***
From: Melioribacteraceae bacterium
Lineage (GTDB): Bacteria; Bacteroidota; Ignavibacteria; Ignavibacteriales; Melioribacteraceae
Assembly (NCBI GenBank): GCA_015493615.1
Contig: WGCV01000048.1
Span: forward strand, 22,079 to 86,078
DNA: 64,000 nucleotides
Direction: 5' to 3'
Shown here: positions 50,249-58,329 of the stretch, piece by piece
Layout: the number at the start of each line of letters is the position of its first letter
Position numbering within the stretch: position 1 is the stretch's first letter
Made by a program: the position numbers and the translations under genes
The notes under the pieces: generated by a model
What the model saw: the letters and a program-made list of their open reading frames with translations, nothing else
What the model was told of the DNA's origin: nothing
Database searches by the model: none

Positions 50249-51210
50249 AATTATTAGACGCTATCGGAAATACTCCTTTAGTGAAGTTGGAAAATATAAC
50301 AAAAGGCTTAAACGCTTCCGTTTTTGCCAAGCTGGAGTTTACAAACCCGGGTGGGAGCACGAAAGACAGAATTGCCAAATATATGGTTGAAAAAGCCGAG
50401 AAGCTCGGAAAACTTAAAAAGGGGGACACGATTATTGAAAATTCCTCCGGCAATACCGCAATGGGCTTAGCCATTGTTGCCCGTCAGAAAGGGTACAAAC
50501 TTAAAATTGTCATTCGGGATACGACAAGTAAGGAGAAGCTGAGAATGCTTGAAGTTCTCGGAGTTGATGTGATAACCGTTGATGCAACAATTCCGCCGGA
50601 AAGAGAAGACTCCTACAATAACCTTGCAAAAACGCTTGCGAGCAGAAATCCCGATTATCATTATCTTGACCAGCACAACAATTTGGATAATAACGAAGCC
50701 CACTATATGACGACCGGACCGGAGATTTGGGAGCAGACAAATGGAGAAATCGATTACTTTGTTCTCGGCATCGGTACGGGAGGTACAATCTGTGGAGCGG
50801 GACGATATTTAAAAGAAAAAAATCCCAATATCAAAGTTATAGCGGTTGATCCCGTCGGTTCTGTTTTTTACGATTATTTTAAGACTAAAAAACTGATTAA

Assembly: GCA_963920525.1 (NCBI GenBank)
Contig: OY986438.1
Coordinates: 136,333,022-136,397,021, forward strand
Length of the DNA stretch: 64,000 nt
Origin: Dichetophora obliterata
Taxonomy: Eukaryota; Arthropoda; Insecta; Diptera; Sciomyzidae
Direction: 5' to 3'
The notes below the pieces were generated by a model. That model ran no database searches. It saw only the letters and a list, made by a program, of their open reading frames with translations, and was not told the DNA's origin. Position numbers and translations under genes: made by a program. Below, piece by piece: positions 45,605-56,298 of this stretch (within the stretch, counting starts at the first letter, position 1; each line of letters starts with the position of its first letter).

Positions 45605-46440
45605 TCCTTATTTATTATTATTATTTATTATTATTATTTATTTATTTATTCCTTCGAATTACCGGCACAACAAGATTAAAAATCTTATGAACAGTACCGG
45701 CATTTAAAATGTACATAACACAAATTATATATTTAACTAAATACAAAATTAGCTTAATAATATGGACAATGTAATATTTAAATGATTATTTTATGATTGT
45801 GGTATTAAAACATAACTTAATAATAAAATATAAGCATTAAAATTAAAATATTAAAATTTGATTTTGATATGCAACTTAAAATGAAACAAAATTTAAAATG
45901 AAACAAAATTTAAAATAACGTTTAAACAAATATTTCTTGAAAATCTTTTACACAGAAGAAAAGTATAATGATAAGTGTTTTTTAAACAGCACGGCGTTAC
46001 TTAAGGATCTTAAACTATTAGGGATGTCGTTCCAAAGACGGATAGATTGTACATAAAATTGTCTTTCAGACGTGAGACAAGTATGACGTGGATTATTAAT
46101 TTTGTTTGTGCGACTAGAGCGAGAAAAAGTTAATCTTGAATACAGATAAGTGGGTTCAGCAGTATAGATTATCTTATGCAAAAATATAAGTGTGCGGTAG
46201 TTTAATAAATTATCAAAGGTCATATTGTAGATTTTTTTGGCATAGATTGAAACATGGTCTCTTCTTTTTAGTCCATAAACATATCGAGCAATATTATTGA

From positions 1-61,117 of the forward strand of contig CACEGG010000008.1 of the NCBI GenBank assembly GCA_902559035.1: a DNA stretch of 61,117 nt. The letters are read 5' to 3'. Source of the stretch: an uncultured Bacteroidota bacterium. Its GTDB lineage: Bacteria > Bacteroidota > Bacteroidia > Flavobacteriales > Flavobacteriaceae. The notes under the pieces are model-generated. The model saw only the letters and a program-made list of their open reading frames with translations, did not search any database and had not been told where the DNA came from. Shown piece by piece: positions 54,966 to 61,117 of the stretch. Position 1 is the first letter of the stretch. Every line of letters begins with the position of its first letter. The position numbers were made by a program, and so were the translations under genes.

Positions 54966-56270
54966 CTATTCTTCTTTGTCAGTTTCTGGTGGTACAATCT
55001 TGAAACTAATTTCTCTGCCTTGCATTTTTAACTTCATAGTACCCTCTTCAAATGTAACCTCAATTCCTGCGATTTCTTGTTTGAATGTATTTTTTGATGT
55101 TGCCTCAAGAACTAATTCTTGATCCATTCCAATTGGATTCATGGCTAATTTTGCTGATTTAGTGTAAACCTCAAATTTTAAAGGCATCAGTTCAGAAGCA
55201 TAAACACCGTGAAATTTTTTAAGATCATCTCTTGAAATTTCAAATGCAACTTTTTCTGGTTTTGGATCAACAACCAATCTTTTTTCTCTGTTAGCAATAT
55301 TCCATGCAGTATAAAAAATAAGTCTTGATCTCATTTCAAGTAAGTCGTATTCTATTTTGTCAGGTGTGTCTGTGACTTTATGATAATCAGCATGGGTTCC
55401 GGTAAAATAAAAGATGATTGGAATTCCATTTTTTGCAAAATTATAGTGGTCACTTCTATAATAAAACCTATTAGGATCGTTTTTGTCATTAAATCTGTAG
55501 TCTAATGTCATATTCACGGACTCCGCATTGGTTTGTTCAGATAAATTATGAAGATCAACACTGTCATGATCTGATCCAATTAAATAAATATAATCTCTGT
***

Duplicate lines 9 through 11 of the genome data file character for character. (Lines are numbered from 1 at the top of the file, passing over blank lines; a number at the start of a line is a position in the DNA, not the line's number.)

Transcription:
Layout: the number at the start of each line of letters is the position of its first letter
Position numbering within the stretch: position 1 is the stretch's first letter
Made by a program: the position numbers and the translations under genes